By Rod Quintrell
This article originally appeared in The View Magazine, official industry magazine of the South Australian Tourism Industry Council (TiCSA), formerly South Australian Tourism Industry Council (SATIC).
After presenting a workshop during the SA Tourism Conference I began to reflect on what benefits adventure based experiences can bring. This article is an attempt to explore the positive effects on psychological wellbeing of adventure based experiences.
Adventure based experiences are novel activities with hands on engagement, ideally in a group setting. Essentially the focus of these experiences is “learning by doing” – a fundamental tenant of Adventure Based Learning, which, in essence is a form of experiential education. Traditionally this also includes elements of physical engagement in a nature based setting, but does not necessarily need these components.
Two things can happen when we engage in new or novel experiences. Firstly – the working memory part of your pre frontal cortex needs to be engaged to learn and secondly, by default, your existing patterns of behaviour are temporarily changed to deal with these new experiences.
This leads to an internal phenomenon most people can relate with – what I call the traveller effect. When you return home from an epic adventure and there is that short lived period of ‘upbeatness’ and openness to change.
Some answers may lie within the science of Positive Psychology, a blend of humanistic and cognitive behavioural theories. It’s founder, Martin Seligman, suggests we need five ingredients for psychological wellbeing… Positive Emotion, Engagement, Relationships, Meaning and Accomplishment.
Adventure tourism, or that epic Heysen Trail trek you just returned from, contains many of these ingredients in varied ways.
Does the immediacy of Adventure Tourism make it the ultimate form of mindfulness? Experience engagement or flow is all about here and now – you cannot experience flow without being in the moment. Meaning can be about understanding the value of things being in the journey, not the destination. Accomplishment in this context can be satisfaction or perhaps trail completion.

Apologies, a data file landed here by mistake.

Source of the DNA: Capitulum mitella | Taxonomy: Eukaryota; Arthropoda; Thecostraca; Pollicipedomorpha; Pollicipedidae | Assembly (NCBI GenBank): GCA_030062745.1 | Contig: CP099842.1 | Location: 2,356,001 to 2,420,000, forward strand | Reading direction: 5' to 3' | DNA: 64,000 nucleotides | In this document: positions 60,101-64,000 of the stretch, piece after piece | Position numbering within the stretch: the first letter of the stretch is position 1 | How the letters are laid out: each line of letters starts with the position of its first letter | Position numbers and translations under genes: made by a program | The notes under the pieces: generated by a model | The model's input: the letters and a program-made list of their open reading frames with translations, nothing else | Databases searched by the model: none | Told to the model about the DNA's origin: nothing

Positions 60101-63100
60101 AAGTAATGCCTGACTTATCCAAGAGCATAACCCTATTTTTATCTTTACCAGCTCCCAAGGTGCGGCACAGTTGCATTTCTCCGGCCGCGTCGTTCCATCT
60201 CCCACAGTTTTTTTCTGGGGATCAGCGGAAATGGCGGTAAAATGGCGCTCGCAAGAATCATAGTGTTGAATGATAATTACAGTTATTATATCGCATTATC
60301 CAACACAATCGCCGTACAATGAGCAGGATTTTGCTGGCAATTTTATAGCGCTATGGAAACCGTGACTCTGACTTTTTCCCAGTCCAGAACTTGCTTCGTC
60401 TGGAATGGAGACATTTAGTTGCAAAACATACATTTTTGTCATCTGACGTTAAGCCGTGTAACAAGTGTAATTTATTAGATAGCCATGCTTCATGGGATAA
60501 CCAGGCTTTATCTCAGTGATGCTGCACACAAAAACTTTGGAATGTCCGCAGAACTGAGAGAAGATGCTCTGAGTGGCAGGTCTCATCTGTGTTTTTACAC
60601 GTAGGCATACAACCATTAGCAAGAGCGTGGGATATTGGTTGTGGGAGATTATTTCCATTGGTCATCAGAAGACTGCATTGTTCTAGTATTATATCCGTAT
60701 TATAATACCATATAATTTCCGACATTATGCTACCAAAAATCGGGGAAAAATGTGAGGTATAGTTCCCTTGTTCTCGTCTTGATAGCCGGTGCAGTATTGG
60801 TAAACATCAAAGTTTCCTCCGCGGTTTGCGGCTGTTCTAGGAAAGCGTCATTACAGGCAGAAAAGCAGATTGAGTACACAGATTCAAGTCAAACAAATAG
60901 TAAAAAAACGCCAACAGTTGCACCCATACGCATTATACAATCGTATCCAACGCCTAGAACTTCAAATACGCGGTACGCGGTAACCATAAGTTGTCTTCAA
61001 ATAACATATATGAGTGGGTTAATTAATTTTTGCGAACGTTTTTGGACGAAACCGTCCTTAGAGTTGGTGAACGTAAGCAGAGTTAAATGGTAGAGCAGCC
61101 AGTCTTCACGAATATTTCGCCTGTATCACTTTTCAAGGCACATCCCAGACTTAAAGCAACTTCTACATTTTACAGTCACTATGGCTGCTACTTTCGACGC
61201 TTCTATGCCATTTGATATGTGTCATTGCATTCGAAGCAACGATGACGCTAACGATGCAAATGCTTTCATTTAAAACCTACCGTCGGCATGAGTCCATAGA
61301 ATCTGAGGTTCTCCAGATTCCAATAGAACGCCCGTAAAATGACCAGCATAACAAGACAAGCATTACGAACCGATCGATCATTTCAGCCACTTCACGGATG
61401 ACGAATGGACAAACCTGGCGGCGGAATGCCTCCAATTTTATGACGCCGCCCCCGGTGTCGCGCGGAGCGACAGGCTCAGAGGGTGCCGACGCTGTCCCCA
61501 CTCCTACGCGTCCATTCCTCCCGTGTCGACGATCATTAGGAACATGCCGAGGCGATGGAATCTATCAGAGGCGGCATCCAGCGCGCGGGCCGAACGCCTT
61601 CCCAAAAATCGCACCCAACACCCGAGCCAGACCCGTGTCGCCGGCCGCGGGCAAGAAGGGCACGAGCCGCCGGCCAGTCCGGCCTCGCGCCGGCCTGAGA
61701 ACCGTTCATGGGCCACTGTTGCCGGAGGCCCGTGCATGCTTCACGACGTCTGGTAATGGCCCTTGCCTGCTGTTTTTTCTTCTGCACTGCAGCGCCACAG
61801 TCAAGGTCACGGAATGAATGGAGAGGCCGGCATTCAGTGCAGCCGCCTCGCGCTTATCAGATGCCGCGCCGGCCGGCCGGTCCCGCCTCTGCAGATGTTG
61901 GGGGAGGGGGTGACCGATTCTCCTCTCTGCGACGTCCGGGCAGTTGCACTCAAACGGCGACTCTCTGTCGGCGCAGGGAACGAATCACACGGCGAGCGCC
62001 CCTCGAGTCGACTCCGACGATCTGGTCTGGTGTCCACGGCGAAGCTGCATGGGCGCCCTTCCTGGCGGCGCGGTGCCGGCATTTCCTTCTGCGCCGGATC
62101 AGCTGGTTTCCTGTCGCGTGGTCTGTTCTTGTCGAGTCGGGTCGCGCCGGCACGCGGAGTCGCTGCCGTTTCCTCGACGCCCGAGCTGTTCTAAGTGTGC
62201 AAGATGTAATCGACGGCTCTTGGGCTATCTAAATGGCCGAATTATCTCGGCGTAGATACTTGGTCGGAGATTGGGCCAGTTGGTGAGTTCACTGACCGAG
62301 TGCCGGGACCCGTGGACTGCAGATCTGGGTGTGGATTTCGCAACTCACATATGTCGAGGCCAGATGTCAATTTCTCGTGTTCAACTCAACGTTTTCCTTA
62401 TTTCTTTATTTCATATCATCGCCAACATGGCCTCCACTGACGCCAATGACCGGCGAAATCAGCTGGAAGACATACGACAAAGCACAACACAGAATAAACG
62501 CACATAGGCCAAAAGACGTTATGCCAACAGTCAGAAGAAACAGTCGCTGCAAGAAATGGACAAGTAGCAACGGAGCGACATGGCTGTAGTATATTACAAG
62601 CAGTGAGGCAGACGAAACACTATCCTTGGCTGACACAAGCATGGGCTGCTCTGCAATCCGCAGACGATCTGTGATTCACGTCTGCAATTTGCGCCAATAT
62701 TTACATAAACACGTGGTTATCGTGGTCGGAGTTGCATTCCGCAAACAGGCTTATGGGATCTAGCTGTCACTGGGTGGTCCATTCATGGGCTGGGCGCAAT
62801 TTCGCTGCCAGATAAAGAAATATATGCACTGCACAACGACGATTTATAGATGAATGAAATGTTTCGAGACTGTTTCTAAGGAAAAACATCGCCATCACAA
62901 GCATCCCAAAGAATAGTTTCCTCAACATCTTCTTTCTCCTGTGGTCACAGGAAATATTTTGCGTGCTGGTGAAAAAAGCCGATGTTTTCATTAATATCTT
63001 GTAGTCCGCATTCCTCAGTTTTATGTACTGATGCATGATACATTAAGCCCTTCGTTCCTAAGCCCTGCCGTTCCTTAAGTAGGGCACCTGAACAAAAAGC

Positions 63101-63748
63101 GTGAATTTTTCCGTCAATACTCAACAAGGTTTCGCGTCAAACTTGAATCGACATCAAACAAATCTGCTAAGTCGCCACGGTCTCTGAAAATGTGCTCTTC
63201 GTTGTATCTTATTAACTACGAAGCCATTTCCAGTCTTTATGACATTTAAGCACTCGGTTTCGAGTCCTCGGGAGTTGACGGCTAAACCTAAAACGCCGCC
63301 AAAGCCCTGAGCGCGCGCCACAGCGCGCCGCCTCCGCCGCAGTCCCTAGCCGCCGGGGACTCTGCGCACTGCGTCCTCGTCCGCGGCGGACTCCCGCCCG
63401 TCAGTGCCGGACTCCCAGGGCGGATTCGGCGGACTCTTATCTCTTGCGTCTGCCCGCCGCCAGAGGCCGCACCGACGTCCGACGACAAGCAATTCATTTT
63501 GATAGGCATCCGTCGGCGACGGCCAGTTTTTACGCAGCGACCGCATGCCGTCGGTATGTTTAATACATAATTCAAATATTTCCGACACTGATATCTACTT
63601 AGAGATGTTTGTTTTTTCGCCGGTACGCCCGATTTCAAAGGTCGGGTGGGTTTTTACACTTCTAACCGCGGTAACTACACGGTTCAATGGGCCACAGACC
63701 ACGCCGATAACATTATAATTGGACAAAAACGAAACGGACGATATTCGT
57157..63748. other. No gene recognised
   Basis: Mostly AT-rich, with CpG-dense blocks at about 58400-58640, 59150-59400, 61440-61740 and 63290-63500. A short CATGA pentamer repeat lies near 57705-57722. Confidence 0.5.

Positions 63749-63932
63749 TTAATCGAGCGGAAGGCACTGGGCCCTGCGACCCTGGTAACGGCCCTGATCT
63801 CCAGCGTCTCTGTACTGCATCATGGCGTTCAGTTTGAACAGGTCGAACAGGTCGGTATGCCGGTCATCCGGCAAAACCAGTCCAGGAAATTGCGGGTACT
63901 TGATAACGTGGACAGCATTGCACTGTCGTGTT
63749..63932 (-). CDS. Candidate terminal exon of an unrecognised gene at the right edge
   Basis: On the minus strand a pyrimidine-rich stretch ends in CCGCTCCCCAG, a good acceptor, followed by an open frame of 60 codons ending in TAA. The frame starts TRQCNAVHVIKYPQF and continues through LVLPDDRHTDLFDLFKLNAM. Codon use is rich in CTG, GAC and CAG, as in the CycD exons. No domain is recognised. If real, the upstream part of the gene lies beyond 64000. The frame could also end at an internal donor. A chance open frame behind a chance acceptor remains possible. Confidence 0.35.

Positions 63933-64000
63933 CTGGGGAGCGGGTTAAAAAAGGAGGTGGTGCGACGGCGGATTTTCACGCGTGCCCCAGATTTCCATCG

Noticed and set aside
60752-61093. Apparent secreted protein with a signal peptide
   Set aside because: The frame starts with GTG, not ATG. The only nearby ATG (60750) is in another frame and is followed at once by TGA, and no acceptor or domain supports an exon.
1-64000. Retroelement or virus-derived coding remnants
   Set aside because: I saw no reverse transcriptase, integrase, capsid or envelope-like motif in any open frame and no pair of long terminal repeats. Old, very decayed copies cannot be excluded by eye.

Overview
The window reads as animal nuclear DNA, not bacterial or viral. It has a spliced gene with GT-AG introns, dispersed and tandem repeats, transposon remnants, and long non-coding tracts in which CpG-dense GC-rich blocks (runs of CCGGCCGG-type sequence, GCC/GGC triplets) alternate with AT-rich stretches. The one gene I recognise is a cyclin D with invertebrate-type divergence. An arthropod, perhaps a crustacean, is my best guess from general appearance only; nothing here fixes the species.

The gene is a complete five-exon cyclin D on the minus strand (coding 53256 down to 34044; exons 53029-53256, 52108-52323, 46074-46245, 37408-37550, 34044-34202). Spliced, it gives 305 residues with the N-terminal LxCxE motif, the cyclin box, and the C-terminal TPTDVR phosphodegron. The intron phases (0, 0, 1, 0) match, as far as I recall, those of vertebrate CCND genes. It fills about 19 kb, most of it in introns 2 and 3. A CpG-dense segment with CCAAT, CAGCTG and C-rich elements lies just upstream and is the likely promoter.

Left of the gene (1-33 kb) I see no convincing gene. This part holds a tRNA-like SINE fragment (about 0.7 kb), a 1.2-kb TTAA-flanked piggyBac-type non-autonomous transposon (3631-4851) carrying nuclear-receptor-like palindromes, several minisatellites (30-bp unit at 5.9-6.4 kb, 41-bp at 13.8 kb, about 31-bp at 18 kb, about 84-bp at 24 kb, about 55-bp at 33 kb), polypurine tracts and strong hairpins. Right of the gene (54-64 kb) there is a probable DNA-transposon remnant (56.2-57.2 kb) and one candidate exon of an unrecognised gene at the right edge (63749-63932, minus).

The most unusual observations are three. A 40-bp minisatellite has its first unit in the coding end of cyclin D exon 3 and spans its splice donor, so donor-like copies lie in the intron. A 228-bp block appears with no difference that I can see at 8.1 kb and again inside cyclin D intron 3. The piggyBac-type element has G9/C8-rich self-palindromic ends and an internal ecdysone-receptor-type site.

When I first entered into the outdoor recreation / adventure tourism space I had clear vision of the potential physical and mental health benefits of extended time in nature with a small group of people, trained and equipped to deal with the chosen activity. I personally experienced, and have been privileged to witness, significant lasting personal change through adventure travel and it’s resultant effects on self.
This leads me into understanding that the science backed benefits can be split into three areas:
- Time in Nature – Studies have continually shown the varied health benefits. A 2016 article in Nature suggests the next big global heath issue is urbanisation, and experiences in nature produced physical, mental and social health improvements.
- The benefits of diet and exercise on our wellbeing are varied and well documented. From understanding that exercise is seen as a treatment option for depression to exploring the role food has on mood, the evidence is in – healthy body – healthy mind.
- The benefits of novelty engagement – “learning by doing” – a fundamental element of Adventure Based Learning, a form of Experiential Education. The evidence suggests the learning is far likelier to be retained if engaged. The benefits of mindful engagement are well accepted in heath literature.
Beyond Blue estimates three million Australians are currently living with Anxiety or Depression. In 2016, the cost to Australian taxpayers was, according to the Mental Health Commission, $60 BILLION Dollars, $4000 per taxpayer!
To me, adventure is a state of mind and is subjective to the individual, but adventure based learning and its societal wellbeing benefits are more objective. Perhaps if we all adopted an adventure holiday mindset in our day to day existing, and of course on our short breaks in South Australia, we all might experience the benefits.
Now… where is my kayak….?